Abscisic acid (ABA) and glycine betaine (GB) may regulate plant responses to drought or salinity stress. The objectives of this controlled-environment study were to determine whether foliar application of ABA or GB improves turf quality under drought or salinity and whether improved stress responses were associated changes in antioxidant metabolism in two C3 turfgrass species, creeping bentgrass (Agrostis stolonifera) and kentucky bluegrass (Poa pratensis). Physiological parameters evaluated included turf quality, leaf relative water content, membrane electrolyte leakage (EL), membrane lipid peroxidation [expressed as malondialdehyde (MDA) content], and activity of superoxide dismutase (SOD), peroxidase (POD), and ascorbate peroxidase (APX). Abscisic acid and GB were both effective in mitigating physiological damage resulting from drought or salinity for both grass species, but effects were more pronounced on kentucky bluegrass. The most notable effects of ABA or GB application were the suppression of EL and MDA accumulation and an increase in APX, POD, and SOD activities after prolonged periods of drought (21 days) or salinity stress (35 days). These results suggest foliar application of ABA or GB may alleviate physiological damage by drought or salinity stress in turfgrass and the maintenance of membrane stability and active antioxidant metabolism could contribute to the positive effects in the stress mitigation effects.
The effectiveness of ethephon for reducing the growth of annual bluegrass (Poa annua L.), when grown as single plants in pot culture in the greenhouse or outdoors, and within a Kentucky bluegrass (Poa pratensis L.) sod, was evaluated. Ethephon reduced the growth of annual bluegrass more than that of Kentucky bluegrass. Concentration was more important in reducing plant spread than the number of applications. Ethephon applied to field grown turf reduced the leaf area per tiller of annual bluegrass but not Kentucky bluegrass. Leaves per tiller and the shoot dry weight of field grown Kentucky bluegrass increased with increasing ethephon rates compared to nontreated plots. Although significant growth retardation occurred for both species in pot culture, only Kentucky bluegrass canopy height decreased in the field with increasing ethephon rates. Decreased Kentucky bluegrass canopy height resulted from reduced sheath length. Chemical names used: (2-chloroethyl) phosphonic acid (ethephon).
High temperatures during simulated shipping were more consistently injurious to ‘Merion’ Kentucky bluegrass (Poa pratensis L.) sod than other factors tested. Sod produced with increasing amounts of nitrogen had increased rates of temperature rise. Higher nitrogen levels also increased respiration, percent leaf kill, and ethylene production. There was no consistent effect of 6-benzylamino purine (BA) on sod storage life. Mowing to 2 cm prior to harvest reduced the amount of living tissue, causing lower temperatures, lower respiration rates, and less sod injury. Root production after sod transplanting was greatest from sod grown with 0 and 100 kg/ha of nitrogen fertilization and decreased with higher nitrogen rates.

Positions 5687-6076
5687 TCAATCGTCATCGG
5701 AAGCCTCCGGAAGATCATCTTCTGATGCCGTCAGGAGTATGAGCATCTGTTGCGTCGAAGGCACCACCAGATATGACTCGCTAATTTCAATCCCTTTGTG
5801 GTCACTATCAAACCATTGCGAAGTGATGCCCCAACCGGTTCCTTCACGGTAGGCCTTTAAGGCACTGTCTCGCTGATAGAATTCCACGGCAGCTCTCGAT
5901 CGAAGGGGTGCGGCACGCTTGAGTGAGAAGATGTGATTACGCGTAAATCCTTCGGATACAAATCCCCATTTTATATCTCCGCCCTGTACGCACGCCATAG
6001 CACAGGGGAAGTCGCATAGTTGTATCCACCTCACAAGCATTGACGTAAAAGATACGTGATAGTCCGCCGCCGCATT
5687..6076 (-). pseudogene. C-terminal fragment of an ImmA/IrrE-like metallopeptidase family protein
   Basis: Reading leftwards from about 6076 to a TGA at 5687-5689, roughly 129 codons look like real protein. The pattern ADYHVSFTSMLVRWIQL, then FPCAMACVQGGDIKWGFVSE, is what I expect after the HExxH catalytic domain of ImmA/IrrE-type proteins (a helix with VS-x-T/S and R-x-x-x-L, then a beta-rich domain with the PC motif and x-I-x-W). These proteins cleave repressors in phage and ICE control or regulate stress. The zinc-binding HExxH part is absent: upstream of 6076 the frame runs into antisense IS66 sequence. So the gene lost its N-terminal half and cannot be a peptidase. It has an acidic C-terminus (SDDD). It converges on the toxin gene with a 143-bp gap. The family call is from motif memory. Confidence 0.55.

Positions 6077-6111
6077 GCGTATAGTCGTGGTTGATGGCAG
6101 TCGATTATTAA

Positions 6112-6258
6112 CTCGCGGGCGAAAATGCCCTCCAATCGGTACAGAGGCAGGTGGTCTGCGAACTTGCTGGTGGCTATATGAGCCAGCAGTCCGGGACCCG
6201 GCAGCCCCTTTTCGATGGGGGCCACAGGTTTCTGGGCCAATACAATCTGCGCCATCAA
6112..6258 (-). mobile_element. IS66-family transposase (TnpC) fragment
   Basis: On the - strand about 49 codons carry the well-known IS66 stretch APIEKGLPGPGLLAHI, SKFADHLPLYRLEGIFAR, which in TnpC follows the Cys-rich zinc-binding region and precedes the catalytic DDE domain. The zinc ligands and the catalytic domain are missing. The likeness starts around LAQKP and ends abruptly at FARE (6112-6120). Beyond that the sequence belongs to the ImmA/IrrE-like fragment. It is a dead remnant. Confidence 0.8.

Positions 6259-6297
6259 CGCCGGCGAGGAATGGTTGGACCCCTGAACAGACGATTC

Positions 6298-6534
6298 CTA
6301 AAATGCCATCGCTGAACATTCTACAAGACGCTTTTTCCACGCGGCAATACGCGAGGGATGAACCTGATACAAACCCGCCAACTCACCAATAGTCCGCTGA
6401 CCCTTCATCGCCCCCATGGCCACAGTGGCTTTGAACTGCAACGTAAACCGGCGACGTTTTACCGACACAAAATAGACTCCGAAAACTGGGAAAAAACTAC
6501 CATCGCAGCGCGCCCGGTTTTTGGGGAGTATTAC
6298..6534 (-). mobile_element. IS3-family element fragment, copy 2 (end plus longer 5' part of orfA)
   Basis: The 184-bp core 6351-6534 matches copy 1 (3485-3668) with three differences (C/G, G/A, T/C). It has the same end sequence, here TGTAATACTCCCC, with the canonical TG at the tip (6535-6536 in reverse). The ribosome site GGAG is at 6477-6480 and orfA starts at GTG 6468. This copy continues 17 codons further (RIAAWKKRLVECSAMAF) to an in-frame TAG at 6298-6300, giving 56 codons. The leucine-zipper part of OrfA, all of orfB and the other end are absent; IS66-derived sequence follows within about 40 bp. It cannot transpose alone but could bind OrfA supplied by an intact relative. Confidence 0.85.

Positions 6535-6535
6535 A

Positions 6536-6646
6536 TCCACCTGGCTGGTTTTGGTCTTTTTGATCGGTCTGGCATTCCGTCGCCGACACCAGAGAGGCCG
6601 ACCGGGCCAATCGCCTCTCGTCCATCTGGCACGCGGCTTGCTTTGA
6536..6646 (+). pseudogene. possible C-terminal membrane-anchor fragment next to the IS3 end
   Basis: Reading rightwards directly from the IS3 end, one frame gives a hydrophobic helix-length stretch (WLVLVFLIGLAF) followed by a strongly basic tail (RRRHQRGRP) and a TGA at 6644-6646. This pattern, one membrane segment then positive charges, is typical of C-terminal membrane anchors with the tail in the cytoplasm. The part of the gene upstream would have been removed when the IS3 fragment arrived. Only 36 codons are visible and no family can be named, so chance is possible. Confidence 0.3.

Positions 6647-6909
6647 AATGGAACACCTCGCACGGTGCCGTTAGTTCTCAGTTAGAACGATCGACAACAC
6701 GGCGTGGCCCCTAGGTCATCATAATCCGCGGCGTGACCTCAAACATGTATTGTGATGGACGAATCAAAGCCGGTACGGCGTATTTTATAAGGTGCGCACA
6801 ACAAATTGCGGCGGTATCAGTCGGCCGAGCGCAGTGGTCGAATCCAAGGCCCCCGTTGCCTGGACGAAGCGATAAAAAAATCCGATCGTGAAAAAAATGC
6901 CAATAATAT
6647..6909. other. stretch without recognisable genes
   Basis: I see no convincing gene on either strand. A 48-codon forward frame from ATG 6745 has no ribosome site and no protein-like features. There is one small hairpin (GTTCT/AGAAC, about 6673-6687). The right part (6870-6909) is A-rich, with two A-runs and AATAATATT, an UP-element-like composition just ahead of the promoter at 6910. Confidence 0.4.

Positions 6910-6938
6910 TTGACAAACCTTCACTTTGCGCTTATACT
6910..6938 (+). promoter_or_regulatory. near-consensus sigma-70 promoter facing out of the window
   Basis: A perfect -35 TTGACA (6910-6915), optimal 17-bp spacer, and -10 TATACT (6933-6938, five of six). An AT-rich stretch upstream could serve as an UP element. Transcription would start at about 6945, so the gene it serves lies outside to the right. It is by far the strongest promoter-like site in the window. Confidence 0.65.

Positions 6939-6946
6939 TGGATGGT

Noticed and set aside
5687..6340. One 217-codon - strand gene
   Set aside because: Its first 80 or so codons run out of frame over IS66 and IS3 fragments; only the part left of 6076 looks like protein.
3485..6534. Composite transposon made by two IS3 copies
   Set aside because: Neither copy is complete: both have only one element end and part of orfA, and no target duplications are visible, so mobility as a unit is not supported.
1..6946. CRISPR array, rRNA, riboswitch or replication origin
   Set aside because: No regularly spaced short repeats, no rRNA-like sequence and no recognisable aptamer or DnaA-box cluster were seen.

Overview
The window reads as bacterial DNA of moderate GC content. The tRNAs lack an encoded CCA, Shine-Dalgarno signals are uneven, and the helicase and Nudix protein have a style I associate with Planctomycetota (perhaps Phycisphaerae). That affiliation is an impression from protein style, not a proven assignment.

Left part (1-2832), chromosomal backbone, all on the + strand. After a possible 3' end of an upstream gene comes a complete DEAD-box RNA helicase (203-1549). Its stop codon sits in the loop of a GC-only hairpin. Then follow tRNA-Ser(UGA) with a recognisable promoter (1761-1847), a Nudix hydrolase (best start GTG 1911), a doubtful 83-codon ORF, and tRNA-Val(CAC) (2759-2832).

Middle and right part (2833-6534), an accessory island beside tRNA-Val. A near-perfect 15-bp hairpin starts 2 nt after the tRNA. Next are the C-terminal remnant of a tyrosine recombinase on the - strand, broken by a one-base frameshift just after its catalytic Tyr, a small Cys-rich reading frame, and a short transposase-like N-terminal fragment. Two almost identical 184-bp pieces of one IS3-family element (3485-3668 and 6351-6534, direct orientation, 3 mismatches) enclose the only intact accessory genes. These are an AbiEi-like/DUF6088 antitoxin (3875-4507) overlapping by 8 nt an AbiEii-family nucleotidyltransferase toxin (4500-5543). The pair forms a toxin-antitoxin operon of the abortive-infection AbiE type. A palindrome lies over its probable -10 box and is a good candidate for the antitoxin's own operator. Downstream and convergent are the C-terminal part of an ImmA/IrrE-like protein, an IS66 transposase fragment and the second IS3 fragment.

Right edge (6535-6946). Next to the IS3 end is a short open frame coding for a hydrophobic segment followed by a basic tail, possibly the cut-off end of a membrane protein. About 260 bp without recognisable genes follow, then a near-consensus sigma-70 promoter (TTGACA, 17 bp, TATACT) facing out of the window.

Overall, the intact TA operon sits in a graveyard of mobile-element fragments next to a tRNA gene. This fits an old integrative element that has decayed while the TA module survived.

The distribution of photosynthetically fixed carbon within a turfgrass sod was investigated following a routine mowing. The partitioning of 14C-labeled photosynthate was monitored in Kentucky bluegrass (Poa pratensis L. cvs. Baron and Merion) turf 2, 24, and 72 hr after mowing at 3.8 cm. Circles of turf (15 cm in diameter) were exposed to 14CO2 for 15 min, 10-cm-diameter plugs were removed 2 and 24 hr after exposure, and the plants were assayed for radioactivity. Experiments were conducted in late spring, midsummer, and early autumn for 2 years in field plots on a silt loam. Photosynthate translocation from leaf blades to leaf sheaths and crowns was reduced by as much as 25% within 2 hr after mowing but generally returned to a constant and greater rate within 24 hr. Midsummer mowing temporarily inhibited photosynthate transport more than mowing in spring or fall. Photosynthate distribution within turfgrass plants was influenced more by time of year and nutritional status than by mowing. Kentucky bluegrass maintained as closely mowed turf sustains only a slight and temporary disturbance in energy partitioning in response to mowing.
A turfgrass blend of ‘Parade’, ‘Adelphi’, ‘Glade’, and ‘Rugby’ Kentucky bluegrasses (Poa pratensis L.) was treated with N-[2,4-dimethyl-5-[[(trifluromethyl) sulfonyl] phenyl] acetamide (mefluidide) at 0.28 and 0.56 kg ha−1; (2-chloroethyl) phosphonic acid (ethephon) at 2.24, 4.48, and 6.72 kg ha−1; 5-(4-chlorophenyl)-3,4,5,9,10-pentaaza-tetracyclo [5,4,1,02,6,08,11]dodeca-3,9-diene (BAS 106 00 W) at 1.68, 3.36, and 5.04 kg ha−1, and α-(1-methylethyl)-α-[4-(trifluromethoxy) phenyl]-5-pyrimidinemethanol (EL-500) at 0.84, 1.21, and 1.40 kg ha−1 in field and greenhouse studies. Each of the materials investigated was effective in retarding Kentucky bluegrass growth in field studies. However, effects on growth inhibition and turfgrass quality varied between years. Ethephon was the only material not effective in reducing clipping yield in the greenhouse, whereas none of the growth retardants inhibited root organic matter production or rhizome weight in the greenhouse study.